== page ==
Government and private grants available to the animal and pet-care industry may be limited, but funding is still possible. Depending on the goals of your dog kennel or training business, you may be a able to qualify for several small grants to fund a larger project. Getting grants for your small business will require a sound business plan and plenty of persistence and patience.
Develop a basic business plan. Determine your goals for starting your dog kennel or training facility before beginning the grant-finding process. This is because when you start applying for grants, you may be tempted to add extra services to your business to obtain more grant money. If you already have goals in mind, you can avoid overstretching yourself. For instance, you may find a grant to help endangered beagles. As long as your main goal is not affected, you can consider adding that on to your objectives. Beware of adding too many services to your startup, however, as this will make grant founders leery. It is best to start small and plan to go big.
Know your demographic and your competition in the dog kennel or training business when applying for grant funding. It will be important for the foundation to know if your target market is feasible. Grants usually cover only a short time period, so foundations want reassurance that the facility they help start can survive on its own.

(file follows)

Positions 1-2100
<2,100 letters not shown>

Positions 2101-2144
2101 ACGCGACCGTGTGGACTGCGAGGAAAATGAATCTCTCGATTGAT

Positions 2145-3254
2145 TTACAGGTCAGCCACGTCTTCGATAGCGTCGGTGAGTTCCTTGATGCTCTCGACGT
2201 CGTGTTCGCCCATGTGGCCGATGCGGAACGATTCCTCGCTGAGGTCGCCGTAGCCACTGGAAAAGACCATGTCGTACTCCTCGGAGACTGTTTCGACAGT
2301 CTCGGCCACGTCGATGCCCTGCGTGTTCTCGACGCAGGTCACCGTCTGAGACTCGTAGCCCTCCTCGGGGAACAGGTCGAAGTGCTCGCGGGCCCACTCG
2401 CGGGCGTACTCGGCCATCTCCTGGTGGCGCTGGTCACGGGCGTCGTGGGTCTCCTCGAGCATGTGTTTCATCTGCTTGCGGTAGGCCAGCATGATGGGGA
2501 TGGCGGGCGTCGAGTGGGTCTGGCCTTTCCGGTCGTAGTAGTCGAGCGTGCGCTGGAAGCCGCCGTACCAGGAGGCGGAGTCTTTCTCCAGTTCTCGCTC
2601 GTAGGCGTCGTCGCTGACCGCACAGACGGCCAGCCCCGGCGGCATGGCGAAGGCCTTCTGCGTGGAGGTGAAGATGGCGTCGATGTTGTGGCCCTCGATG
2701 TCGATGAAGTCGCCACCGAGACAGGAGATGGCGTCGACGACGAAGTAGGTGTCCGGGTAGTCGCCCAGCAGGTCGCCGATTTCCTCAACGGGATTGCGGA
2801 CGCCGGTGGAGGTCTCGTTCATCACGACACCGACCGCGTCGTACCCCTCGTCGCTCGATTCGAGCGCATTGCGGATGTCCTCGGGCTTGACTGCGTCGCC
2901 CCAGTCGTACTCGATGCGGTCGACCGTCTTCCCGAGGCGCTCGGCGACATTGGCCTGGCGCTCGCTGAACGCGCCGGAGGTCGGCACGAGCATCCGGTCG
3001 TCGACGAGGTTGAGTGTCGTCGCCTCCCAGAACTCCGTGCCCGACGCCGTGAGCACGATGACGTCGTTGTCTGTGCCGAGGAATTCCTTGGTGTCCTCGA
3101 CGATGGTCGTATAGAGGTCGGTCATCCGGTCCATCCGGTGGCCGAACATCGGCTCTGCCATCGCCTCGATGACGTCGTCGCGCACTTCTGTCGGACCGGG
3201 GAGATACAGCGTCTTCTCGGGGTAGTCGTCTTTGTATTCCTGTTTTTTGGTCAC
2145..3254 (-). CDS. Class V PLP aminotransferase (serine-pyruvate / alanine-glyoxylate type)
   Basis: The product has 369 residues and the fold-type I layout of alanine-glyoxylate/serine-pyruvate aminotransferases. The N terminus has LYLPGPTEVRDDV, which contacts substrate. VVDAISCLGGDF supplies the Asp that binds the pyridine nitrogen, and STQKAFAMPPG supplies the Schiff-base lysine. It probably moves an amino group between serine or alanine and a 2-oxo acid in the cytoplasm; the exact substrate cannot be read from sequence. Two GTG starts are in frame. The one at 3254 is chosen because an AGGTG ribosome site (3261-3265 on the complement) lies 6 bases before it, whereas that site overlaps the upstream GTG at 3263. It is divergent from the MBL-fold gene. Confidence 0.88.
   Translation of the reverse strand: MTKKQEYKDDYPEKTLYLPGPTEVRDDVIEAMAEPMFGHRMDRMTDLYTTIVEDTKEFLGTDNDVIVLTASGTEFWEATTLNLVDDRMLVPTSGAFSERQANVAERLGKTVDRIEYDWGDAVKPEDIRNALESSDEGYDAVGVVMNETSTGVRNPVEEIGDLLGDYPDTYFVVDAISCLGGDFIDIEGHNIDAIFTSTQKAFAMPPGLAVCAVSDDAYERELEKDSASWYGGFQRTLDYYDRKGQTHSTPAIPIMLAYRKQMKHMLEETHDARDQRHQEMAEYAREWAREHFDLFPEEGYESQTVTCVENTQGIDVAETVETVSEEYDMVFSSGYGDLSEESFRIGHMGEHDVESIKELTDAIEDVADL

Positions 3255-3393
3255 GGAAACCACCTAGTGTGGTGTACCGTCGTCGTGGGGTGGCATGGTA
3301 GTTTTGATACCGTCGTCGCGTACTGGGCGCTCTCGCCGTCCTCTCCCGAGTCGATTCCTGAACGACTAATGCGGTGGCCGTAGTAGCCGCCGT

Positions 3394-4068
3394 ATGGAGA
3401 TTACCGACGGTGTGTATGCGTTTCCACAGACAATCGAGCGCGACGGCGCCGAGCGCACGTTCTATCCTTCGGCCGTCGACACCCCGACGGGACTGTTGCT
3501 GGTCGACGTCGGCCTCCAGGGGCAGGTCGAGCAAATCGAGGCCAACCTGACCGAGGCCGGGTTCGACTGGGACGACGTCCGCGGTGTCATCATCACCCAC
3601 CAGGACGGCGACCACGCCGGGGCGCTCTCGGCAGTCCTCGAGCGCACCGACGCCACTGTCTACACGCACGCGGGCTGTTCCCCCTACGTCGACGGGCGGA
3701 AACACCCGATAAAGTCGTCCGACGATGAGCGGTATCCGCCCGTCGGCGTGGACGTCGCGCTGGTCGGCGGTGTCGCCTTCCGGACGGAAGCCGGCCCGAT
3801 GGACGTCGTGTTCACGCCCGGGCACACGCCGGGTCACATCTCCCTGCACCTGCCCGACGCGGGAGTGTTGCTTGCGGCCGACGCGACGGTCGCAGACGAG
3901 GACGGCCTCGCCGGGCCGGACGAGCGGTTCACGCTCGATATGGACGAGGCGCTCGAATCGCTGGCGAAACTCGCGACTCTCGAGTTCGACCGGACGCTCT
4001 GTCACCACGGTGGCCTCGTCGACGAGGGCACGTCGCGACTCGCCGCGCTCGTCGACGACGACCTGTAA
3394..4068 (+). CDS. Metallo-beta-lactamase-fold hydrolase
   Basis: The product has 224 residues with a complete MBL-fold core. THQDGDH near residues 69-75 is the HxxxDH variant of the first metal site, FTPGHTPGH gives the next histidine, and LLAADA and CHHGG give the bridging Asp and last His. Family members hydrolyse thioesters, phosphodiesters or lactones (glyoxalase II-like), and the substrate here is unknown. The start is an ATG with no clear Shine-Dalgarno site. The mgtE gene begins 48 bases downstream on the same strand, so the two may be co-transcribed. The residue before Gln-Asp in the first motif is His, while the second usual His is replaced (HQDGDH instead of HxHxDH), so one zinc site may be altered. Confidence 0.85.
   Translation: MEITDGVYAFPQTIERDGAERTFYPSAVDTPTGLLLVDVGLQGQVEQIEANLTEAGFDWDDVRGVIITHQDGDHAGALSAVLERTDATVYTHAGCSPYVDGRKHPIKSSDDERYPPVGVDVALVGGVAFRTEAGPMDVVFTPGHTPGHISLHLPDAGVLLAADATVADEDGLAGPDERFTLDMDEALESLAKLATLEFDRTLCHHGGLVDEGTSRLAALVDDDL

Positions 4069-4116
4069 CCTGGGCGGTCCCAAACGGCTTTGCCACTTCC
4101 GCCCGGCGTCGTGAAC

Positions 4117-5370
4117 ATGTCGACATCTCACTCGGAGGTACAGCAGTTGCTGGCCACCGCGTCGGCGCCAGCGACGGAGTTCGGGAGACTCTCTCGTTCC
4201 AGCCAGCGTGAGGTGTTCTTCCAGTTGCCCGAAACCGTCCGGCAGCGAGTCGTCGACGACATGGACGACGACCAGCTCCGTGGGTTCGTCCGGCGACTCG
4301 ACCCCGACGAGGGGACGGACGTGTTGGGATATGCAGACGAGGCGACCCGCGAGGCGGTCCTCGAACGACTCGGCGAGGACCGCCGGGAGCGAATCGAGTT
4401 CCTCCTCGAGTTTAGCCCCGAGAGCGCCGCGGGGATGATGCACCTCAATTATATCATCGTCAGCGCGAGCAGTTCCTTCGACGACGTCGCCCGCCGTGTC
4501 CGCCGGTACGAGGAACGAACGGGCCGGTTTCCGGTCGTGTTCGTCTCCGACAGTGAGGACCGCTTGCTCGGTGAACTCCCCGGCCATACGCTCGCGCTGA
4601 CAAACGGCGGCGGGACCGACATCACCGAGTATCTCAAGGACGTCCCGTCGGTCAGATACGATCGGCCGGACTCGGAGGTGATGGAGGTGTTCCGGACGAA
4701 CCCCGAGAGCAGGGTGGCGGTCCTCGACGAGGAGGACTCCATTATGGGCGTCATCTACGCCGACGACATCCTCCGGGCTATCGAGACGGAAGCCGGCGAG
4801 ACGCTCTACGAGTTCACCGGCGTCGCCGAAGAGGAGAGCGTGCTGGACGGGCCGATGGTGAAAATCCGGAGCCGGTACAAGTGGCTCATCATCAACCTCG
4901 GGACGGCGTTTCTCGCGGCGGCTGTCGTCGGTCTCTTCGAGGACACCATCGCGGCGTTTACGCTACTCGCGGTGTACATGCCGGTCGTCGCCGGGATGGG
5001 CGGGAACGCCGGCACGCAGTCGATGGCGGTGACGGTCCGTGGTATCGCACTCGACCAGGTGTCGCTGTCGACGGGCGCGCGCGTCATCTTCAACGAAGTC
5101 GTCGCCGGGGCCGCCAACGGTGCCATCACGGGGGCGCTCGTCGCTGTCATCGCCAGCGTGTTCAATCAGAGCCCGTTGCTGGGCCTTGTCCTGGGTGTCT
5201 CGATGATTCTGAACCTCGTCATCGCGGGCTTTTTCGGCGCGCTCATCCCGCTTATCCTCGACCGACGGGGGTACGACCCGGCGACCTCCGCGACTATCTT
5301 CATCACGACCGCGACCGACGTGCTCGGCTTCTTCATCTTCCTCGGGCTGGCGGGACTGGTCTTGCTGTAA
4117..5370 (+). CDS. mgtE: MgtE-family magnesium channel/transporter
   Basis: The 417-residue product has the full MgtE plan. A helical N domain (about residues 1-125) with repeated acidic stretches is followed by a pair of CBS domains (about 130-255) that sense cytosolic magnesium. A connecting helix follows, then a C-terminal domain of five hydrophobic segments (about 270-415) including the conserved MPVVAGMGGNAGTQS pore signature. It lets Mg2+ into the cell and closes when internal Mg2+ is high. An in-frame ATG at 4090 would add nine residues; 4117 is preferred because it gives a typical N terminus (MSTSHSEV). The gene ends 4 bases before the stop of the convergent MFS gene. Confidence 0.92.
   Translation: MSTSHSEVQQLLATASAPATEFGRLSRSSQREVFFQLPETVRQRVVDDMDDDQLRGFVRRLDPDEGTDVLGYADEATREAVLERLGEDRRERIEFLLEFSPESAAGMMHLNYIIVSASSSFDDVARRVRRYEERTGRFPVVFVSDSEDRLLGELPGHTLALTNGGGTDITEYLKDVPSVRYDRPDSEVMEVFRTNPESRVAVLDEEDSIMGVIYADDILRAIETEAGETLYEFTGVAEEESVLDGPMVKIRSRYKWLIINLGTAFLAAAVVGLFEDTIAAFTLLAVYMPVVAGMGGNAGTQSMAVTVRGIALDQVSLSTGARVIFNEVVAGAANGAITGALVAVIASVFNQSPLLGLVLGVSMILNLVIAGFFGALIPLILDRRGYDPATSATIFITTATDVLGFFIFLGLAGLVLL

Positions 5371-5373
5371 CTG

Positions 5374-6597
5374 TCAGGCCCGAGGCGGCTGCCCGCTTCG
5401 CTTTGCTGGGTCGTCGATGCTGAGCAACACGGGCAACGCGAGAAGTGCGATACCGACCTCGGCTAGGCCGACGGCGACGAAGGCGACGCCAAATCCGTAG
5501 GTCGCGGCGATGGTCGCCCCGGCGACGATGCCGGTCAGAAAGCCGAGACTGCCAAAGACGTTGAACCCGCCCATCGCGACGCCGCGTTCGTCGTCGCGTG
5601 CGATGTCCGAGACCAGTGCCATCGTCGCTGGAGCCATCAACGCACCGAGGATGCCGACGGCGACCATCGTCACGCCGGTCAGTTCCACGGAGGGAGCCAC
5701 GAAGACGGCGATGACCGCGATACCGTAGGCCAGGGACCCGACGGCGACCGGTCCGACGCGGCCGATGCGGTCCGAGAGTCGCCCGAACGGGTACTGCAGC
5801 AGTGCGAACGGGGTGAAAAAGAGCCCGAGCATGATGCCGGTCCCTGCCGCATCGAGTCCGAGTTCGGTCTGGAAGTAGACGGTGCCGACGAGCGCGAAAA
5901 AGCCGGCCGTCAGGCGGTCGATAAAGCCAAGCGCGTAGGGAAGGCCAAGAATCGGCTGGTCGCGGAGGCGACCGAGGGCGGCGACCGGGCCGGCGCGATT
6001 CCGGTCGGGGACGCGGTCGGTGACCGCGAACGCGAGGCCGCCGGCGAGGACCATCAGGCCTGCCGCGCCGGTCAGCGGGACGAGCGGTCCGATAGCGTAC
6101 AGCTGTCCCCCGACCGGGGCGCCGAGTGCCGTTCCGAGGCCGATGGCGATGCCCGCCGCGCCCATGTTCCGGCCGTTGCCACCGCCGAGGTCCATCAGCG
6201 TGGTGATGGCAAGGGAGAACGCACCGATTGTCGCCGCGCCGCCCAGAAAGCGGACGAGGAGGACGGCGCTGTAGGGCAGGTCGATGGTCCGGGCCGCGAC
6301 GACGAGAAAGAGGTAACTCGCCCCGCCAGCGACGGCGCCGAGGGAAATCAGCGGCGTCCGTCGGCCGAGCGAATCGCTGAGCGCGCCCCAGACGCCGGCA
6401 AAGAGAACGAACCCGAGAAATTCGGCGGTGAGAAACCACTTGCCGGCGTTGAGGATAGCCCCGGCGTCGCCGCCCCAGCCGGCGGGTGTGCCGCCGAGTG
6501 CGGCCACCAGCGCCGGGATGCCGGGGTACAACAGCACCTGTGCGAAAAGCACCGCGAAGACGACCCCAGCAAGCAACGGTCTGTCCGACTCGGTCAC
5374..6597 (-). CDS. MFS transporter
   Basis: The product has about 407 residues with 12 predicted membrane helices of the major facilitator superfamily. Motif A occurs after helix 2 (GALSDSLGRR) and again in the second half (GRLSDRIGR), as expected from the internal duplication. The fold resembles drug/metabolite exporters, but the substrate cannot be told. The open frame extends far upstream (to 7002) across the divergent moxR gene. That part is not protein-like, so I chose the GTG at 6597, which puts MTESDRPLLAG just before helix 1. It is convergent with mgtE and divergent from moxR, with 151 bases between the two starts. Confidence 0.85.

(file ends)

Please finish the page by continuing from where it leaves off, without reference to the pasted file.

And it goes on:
Determine your basic startup cost needs. While these will change, it is important to go ahead and start a list. Some companies going out of business and nonprofits closing their doors may have supplies they no longer need and that you can get for free or at a reduced price. Even though this is not considered grant funding, finding low-cost and no-cost items to start your business will lower your startup costs. Before awarding grant money, foundations determine if the applicant is a good steward of money. Being frugal with the money you have will help show you are responsible.
Go to Grants.gov and search for grants offered to groups or individuals for dog care. Look in your immediate area, but also look state- and countrywide. Do this to get an idea of what is out there in terms of grant programs. For instance, if grant programs for your field of interest are offered outside of your area, you can contact the same or similar organization in your area. While the organization may not have the same grant available, it may have something similar or it may be interested in your new startup. If interested in your business, it may be able to give you some pointers, which sometimes can be far more valuable than money.
Look for private grant funding for your dog kennel or training facility. Many publications offer lists of large private foundations that offer grants. Look for businesses and groups that are interested in animal and pet care, but do not limit yourself there. For instance, many people might assume that a candy factory would have no interest in a dog training facility. This would be an unfortunate assumption if the CEO is a dog lover and belongs to an animal activist group. With a simple letter and follow-up call, you could end up with funding.
Organize fundraisers. If your dog boarding or training facility has anything to do with the rescue or sheltering of animals in need, consider starting an annual fundraiser. Every penny can add up fast, and the free advertising you receive can be much more profitable than the donations raised.
Get accredited through the Pet Care Services Association (formerly the American Boarding and Kennel Association) after your business is established. If you need to look for grant assistance after you have started your business, grant founders will want proof that the business they're helping is legitimate.